The Washington Post also attempts to Baltimorize the San Franciscan in today's (Nov. 10) lede Style section story. Written by Lynne Duke, "Pride of Baltimore" romanticizes Pelosi as part of her father's caring-sharing political dynasty, noting, as the Journal does, that Pelosi's brother, "Young Tommy," also served on the Baltimore City Council and held the office of mayor. Acting more like Pelosi's press secretary than a skeptical reporter, Duke smothers the D'Alesandros in honey with this passage:
Theirs was the politics of the New Deal, of the hand up for those who were down.
"It was always about the progressive economic agenda for a fair economy, where many Americans, all Americans, could participate in the economic success of our country," Pelosi said yesterday when asked about the influence of her family's politics on her own.
"What I got from them was about economic fairness," Pelosi said. "That was the difference between Republicans and Democrats all those years ago." She also learned about the power of loyalty, both extending it and enforcing it.
Back to the Journal: Pelosi wins undeserved praise from the paper for having tended to the needs of the moderate-to-conservative Blue Dog Democrats as well as the fervent liberals. Um, isn't keeping all party members in the same tent the job description of a congressional leader?
Who is the real Pelosi? Slate's John Dickerson called her "tactically stupid" six months ago for promising to launch a series of congressional investigations of the Bush administration—going back to its first year—if the Democrats took the House. Will her party or the press hold her feet to that flame?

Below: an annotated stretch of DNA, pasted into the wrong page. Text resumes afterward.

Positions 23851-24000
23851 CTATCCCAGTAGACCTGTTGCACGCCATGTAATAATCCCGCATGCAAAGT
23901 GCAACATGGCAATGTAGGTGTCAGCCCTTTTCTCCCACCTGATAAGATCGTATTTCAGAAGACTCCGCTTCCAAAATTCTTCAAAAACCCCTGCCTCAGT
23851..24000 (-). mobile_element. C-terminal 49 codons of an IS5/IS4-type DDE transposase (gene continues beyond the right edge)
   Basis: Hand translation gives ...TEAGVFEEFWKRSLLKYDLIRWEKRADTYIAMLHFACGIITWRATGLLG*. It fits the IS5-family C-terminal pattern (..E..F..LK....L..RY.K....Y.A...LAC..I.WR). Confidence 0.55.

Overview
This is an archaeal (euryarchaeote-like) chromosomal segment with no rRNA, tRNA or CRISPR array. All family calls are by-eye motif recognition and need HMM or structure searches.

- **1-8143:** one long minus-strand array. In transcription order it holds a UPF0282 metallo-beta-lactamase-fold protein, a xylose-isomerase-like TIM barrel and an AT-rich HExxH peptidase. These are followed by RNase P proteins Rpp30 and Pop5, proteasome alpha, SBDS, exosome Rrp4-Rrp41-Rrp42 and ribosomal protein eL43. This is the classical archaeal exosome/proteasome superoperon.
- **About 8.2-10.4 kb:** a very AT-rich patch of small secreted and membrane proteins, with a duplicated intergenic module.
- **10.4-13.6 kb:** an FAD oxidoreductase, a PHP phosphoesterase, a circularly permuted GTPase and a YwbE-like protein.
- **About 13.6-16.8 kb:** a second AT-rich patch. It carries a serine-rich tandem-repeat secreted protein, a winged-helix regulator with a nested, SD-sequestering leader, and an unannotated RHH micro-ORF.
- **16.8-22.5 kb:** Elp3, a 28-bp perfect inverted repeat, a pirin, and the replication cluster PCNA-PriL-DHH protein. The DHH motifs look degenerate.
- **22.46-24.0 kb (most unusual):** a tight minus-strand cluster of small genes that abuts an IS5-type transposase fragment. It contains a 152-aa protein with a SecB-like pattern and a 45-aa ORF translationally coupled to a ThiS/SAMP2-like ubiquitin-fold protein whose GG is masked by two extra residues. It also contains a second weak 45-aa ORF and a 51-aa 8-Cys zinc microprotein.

Joe Klein captured Pelosi perfectly just after the2002 election, writing in Slate:
Last week, Nancy Pelosi—the very sort of political anachronism the party should studiously avoid—launched her campaign for House minority leader with a self-delusional whopper: "The Republicans are the party of the special interests," she said. "The Democrats are the party of the people." What nonsense. It was the Democratic Party's obeisance to its special interests—specifically, to the public employees unions, the trial lawyers, and the AARP—that helped lose the election. Organized labor forced the party's disastrously witless position against the homeland security bill. The trial lawyers insisted that punitive damages be included in the terrorism insurance bill. The AARP has backed the Democrats' foolish and expensive prescription drug plan.
How long will we be fed all this Pelosi pap? Until she screws up royally, which shouldn't be long, or until the press starts pouring sugar all over Sen. Harry Reid. Whoops! Did I write too soon? Mark Leibovich gives Reid the semi-sweet treatment in today's New York Times.
Disclosure: Leibovich is a friend—but perhaps not anymore. On the long shot that you care, Wonkette and FishbowlDC track who I've identified in my column as a friend. To keep the rankings straight, Leibovich is a much better friend than Michael Isikoff but much worse than David Corn, my current No. 1. Seen a good beat sweetener lately? Send it my way: firstname.lastname@example.org. (E-mail may be quoted by name unless the writer stipulates otherwise. Permanent disclosure: Slate is owned by the Washington Post Co.)